When students stood up for the beauty of bricks in the Quad

Brick pathways continue to line the Quad today. Photo by Mary Levin.

It was the Sixties and angry UW students demanded to have their way. Leaders staged a massive rally in the Liberal Arts Quadrangle, drawing more than 3,000 people, and in less than two days were able to gather 10,000 signatures on a petition.

Late one night, as a symbol of their protest, some students even bricked in the front entrance to the UW Administration Building, now called Gerberding Hall.

But the cause of the unrest was not the draft, bombing North Vietnam or a black studies department, but an administrative decision to tear up the Quad’s brick pathways and replace them with blacktop.

It was April 1962, just a few days before the Seattle World’s Fair would open, when Jon Schneidler and fellow political science majors were taking a break on the Quad. “We saw these workmen pulling up the bricks and we asked them what was going on,” he recalls. They told them they were doing utility work and then were going to replace the bricks with asphalt.

“Well, it was April, the sun was shining, we were full of testosterone,” he recalls. “We needed something to fight about.”

The UW was planning several phases of utility work in the Quad area. Rather than lay down brick sidewalks, only to have them pulled up again in a few months, campus officials decided to use asphalt instead. “The reason was cost,” recalls Fred Mann, then the University architect. “There is quite a difference in price. Laying brick is much more complicated. You’ve got to lay it down so that someone won’t trip over it.”

To stop the “blackening” of the Quad, Schneidler, Howard McCurdy and Bob Hale organized a student movement, drawing on the resources of the Daily, the ASUW and the faculty. “We made up a petition and had 10,000 signatures in 36 hours. The faculty was of tremendous support; they spread it along in every classroom,” Schneidler says.

Angry letters flooded the pages of the Daily. “Well, ugliness wins again,” lamented one writer. “Progress is certainly wonderful. I wonder when we will get a floating bridge across Frosh Pond?” asked another. Board of Control Member Norm Dicks, ’63, ’68, now a member of the U.S. House of Representatives, co-sponsored a resolution demanding brick pathways.

On April 18 a protest rally was held as workers tried to remove some of the bricks. “We had an enormous crowd, at least 3,000 people,” Schneidler says.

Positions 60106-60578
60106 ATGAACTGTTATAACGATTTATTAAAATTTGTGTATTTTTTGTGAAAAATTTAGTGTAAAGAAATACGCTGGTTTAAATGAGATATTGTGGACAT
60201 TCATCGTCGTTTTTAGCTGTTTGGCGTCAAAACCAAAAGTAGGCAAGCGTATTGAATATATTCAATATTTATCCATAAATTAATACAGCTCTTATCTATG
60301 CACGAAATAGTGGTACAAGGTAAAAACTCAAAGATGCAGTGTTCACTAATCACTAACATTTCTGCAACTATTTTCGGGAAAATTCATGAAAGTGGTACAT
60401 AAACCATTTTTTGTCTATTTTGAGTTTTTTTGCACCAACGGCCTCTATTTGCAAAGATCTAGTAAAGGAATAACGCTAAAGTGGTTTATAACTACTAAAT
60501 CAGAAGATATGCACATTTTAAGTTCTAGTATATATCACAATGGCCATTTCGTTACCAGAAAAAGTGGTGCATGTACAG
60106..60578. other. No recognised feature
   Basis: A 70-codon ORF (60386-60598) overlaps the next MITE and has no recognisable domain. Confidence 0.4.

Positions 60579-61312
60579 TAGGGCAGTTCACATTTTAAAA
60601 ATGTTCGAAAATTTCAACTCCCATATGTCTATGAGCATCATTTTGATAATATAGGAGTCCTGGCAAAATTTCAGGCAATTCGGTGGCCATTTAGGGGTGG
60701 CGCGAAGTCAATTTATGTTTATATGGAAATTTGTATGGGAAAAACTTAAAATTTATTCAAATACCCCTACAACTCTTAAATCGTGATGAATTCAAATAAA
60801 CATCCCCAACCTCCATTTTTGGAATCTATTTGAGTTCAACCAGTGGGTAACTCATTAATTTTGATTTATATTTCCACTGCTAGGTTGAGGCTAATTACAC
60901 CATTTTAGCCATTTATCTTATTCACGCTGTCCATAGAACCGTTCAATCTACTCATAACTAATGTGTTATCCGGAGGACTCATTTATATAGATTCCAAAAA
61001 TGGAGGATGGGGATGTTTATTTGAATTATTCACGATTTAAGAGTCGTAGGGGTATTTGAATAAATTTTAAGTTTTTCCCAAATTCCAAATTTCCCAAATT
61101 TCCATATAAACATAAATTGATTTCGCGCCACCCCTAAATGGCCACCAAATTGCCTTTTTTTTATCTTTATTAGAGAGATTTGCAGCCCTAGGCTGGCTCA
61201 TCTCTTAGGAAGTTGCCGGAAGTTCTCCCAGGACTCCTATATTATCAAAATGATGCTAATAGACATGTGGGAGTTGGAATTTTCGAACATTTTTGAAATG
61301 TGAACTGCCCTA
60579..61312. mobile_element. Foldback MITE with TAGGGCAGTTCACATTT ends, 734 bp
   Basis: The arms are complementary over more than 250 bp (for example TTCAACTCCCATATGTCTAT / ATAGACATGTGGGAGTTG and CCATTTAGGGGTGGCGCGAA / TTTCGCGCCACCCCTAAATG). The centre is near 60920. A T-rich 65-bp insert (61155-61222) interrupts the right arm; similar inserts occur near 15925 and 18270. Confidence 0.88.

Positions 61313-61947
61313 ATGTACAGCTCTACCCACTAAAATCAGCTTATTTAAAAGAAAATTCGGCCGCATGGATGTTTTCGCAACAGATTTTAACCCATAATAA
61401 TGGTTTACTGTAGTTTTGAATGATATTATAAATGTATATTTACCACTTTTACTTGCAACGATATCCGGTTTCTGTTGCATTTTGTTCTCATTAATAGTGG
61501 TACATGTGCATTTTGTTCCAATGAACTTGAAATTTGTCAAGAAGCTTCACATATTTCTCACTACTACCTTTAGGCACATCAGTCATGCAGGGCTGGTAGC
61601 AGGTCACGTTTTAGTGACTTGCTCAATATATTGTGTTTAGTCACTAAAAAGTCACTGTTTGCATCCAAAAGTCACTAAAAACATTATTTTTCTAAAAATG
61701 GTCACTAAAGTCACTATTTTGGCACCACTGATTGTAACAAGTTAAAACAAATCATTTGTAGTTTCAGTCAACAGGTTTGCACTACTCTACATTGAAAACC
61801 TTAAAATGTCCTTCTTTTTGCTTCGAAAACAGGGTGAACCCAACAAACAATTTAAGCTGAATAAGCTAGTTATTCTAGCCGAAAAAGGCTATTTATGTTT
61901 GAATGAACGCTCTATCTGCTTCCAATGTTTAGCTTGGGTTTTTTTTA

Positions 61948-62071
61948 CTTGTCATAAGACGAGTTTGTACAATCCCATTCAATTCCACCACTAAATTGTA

Suddenly President Charles Odegaard walked up to address the throng. While he applauded the students’ concern for their campus, he said the cost of laying down brick and ripping it out again was just too much. Someday, after all the work was done, the asphalt would be taken out and the bricks would come back, he promised.

“Charles made a tremendous speech and we thought the cause was through,” says Schneidler, “but he couldn’t convince the crowd. When we asked them if they wanted us to back down, they shouted no.”

That night, angry students erected a four-foot wall of brick at the entrance to the Administration Building, and spelled out a message—”We Want Brick!”—with some remaining pieces.

No one was ever charged with obstructing the entrance, but UW officials were taking the heat in the press and on TV. “It was the lead story on the local TV stations night after night, and that just killed them,” Schneidler recalled. There was some talk of a sit-in, but before it could take place, the University told the contractor to stop the removal.

When the protest leaders gathered up statements of support from the Seattle Fine Arts Commission, powerful state legislators, and even the UW’s own consultant on landscape architecture, Odegaard and his staff gave in.

“We won,” exclaimed the Daily. Odegaard and his staff swallowed hard and found $36,000 to redo the brick paths. “The University was clumsy, but it is to their credit that they dropped it,” Schneidler says. “For the students, it was glorious.”

The plans were to pave all the walkways with brick, including diagonal paths that were covered with crushed stone. But during the utility work, only the main north-south and east-west paths were rebricked. Crushed stone remained on the diagonal paths until last fall, when after 36 years, the promise of brick pathways was finally met.